Meetings of the Gila Native Plant Society are held the third Friday of the month at 7.00 p.m. in Harlan Hall, second floor, Room 219, corner of Alabama and 12th Streets, on the Western New Mexico University campus. Free and open to the public. Refreshments following the program.
Friday, April 20, 2018
Dr. Manda Clair Jost will give a presentation entitled “Interactions between domesticated, feral, and native bees in the Southwest”. As Dr. Jost explains her topic, “Old-world honeybees are here to stay. But even though there has been great concern about the status and stamina of European Apis and their africanized siblings, the effects these non-native bees have had on native bee and plant species is hotly debated and only partly understood. This presentation will review the status of domesticated, feral, and africanized Apis mellifera in New Mexico and Arizona, with special regard to the potential impacts these bees have had (and may continue to have) on our native bee and plant communities”.
Dr. Manda Clair Jost has been a professor of Biology at Western New Mexico University since 2008, and teaches courses in invertebrate zoology, evolution, entomology, and other topics. Currently she is studying the evolution of host choice in parasitic spider-wasps – such as the tarantula hawk, New Mexico’s official state insect. She is also a hobby beekeeper who recently taught a beekeeping workshop for the Western Institute for Lifelong Learning.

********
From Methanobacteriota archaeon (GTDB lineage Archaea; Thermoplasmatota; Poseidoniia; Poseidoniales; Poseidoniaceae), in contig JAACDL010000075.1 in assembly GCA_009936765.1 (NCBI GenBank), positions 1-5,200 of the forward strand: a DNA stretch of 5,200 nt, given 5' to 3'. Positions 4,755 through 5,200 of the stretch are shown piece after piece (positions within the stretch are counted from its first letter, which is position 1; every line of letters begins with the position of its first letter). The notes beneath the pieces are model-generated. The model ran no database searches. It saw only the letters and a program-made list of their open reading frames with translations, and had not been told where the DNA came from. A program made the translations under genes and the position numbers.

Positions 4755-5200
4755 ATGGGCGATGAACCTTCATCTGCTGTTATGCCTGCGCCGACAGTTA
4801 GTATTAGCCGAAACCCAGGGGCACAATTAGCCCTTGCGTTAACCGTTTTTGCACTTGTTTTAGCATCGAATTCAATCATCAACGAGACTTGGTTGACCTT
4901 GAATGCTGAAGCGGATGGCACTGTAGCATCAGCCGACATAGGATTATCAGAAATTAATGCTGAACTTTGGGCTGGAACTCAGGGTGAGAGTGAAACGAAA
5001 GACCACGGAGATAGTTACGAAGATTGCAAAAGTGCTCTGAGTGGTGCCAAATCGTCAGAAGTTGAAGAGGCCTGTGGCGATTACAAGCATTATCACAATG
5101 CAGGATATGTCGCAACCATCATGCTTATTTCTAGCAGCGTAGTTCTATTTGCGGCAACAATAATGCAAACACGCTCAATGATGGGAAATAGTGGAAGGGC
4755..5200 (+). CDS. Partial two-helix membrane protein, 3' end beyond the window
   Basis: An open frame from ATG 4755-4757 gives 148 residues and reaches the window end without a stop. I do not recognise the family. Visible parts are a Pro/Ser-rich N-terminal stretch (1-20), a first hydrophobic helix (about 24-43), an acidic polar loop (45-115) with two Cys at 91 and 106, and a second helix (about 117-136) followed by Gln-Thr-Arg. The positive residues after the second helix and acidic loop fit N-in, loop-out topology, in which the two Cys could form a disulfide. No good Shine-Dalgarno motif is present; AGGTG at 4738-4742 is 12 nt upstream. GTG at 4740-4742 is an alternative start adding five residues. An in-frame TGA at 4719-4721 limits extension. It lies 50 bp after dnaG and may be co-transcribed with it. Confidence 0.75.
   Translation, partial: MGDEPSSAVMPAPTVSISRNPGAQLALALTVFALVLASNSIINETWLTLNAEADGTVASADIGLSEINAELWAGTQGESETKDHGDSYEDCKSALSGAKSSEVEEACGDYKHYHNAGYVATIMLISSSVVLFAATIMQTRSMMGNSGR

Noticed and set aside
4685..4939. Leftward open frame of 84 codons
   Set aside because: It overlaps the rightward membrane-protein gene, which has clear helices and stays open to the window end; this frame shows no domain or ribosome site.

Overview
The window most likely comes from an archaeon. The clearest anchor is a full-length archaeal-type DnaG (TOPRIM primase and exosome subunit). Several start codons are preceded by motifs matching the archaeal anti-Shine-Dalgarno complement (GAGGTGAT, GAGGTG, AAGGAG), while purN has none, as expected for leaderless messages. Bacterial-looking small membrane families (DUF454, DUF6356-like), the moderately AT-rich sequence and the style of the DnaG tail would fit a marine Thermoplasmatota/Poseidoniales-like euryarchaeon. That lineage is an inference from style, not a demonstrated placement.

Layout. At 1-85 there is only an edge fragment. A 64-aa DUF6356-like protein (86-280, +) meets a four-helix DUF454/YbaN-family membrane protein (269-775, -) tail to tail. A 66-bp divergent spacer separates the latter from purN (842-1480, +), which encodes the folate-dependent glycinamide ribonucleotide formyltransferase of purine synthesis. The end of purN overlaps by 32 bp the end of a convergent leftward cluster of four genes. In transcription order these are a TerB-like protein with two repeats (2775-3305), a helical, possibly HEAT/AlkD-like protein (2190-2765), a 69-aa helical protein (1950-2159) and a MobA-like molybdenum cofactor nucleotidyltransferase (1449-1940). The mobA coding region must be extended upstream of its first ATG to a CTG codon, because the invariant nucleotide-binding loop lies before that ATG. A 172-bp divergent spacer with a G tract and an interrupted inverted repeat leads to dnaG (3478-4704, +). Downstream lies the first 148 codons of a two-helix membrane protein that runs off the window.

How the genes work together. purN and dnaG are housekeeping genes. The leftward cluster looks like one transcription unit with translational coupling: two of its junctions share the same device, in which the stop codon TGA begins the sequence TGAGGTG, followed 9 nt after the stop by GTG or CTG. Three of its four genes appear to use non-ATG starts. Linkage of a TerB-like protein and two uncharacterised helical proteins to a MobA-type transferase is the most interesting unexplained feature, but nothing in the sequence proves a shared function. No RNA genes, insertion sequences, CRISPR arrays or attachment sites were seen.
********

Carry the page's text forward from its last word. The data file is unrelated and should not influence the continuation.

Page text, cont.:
Friday, May 18, 2018
Kenneth Sexton will give a talk entitled “Transport and Fate of Plant-based and Man-made Chemicals in the Environment”. In his presentation he will discuss air and water pollution, the uptake of pollutants by plants and the negative effects on the insects that eat them. He will address a key question: If many different insects are experimentally documented as dying from eating the plants, might bees also be affected? He will discuss his personal interests and their relationship with the results of his studies and will suggest questions and discussions concerning decisions facing the people of New Mexico.
Kenneth G. Sexton, PhD, is a retired Research Assistant Professor from the Department of Environmental Sciences and Engineering of the University of North Carolina. Dr. Sexton’s career has centered on studying the atmospheric chemistry of urban systems of nitrogen oxides and hydrocarbons and on understanding the reactive chemistry producing ozone and other photochemical products, using smog chambers. In the last 12 years, he has focused on developing and demonstrating new technological systems to interface smog chambers and in-vitro toxicological exposure systems in order to evaluate the potential effects of pollutants on health.